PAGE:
Wherever I go, I find people of God who want to be better equipped to witness. They long to be able to tell people the good news of Jesus. But they lack confidence. They feel unprepared. They are afraid.
What is wrong?
I have found that the core to our fear of witnessing rests in a handful of misunderstandings.
1) Our expectations are off. I have found that most people have a vague expectation that somehow their witnessing is supposed to result in conversion... on the spot… immediately… preferably accompanied by tongues of fire on the head. With such expectations who wouldn’t be terrified?
2) Our models are off. As we look around for what it looks like to “be a witness” in our neighborhood or workplace, we see preachers and teachers “witnessing” at church. But we can’t carry a pulpit or podium into our neighborhood or workplace and “witness” like they do. Outside of church our models are even less helpful. We see street preachers in public spaces or aggressive people in our workplaces or neighborhoods and know those are not our models either. But we are still left wondering what a natural, enjoyable spiritual conversation with a pre-Christian person looks like.
3) Our understanding of “good news” is off. As Lutherans, we can be so concerned with being doctrinally correct, we lose track of what is actually “good” about the “good news of God”. We hear the “good news of God” preached and taught at church. During confirmation years, we have perhaps memorized the “good news of God” for a test. We have the head-knowledge down but what about the heart-knowledge of the “good news of God”?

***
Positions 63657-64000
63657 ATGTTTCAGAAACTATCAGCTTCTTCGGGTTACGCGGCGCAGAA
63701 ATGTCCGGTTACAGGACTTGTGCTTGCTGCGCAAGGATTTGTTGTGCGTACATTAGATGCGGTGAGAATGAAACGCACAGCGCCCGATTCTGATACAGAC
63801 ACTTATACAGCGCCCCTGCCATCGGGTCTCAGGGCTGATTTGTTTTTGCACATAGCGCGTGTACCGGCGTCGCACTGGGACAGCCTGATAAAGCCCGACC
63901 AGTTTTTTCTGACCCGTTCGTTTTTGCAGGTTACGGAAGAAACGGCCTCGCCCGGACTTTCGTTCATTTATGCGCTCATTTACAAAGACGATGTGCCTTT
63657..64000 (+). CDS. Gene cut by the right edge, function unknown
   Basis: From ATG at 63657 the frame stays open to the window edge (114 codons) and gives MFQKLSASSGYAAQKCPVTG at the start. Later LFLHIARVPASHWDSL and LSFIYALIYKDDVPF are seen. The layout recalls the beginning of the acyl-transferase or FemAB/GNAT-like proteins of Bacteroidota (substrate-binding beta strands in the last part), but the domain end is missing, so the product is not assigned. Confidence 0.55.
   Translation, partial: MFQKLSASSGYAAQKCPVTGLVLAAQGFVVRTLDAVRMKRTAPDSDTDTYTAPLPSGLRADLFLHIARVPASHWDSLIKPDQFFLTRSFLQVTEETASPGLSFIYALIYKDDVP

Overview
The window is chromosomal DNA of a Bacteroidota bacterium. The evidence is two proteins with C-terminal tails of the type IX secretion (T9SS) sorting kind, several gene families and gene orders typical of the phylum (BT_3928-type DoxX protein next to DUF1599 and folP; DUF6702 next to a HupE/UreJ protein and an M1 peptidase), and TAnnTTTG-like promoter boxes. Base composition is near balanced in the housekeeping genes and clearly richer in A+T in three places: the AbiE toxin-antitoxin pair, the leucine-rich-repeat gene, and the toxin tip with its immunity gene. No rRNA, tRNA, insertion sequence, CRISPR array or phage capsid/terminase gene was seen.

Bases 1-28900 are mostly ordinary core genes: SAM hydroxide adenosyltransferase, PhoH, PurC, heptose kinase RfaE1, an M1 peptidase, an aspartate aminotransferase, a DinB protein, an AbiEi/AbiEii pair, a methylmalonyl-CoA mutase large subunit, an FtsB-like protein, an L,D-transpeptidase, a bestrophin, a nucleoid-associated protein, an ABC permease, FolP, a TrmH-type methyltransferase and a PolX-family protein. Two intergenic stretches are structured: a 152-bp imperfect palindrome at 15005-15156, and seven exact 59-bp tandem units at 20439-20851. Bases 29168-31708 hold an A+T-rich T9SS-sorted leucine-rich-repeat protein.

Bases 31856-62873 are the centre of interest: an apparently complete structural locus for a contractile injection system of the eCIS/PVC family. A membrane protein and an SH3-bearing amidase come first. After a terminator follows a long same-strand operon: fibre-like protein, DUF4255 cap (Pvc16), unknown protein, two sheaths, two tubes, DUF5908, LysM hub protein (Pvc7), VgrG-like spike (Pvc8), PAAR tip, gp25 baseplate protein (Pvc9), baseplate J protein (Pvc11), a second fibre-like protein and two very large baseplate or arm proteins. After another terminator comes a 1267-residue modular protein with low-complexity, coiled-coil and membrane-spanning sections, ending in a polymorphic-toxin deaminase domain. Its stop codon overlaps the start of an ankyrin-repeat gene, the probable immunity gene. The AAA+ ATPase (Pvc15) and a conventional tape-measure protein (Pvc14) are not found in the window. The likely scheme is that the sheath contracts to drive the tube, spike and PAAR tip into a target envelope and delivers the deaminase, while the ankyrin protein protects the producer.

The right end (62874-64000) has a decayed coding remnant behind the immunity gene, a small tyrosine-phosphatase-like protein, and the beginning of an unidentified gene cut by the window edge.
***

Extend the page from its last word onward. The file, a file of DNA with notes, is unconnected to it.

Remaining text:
4) Our understanding of “witness” is off. When it comes to “witnessing” our faith, we tend to overestimate correct words and underestimate lifestyle and friendship. We put a lot of pressure on ourselves thinking that if we can just say “it” correctly, a pre-Christian will come to faith. While the Holy Spirit uses words to create faith, we forget that He also uses two other ingredients: the way we live and friendship. Jesus points to this in Matthew 5:16 when He lifts up doing good as an important form of witnessing (as does Peter in 1 Peter 2:12 and 3:1). Friendship with pre-Christians is important because it allows us to share our lives and our stories over time. Perhaps one way to understand how words, lifestyle and friendship go together is to ask, “Am I known by my pre-Christian friends for what I say I believe? Or am I known for what I actually do?”
5) We lack experience. Leroy Biesenthal in his witness training workbook from 30 years ago wrote, “Experience has shown that although all are witnesses, not many witness. I give thanks for those who have been moved by God’s Spirit to give a ready testimony to their faith. But the number is few. Even among church people, I find precious little important Gospel sharing. Oh, there’s a lot of ‘church talk’ and ‘institution sharing’ but not much [talk about what Jesus is doing in our lives]. Indeed, I have repeatedly suggested that one of the reasons we in the LCMS find it so difficult to talk to others about Jesus is that we rarely talk to each other about Him in a natural, casual, spontaneous way.” Every Sunday we have trained professionals or gifted volunteers telling us about Jesus. But when do we have an opportunity to put our thoughts, stories and beliefs into words?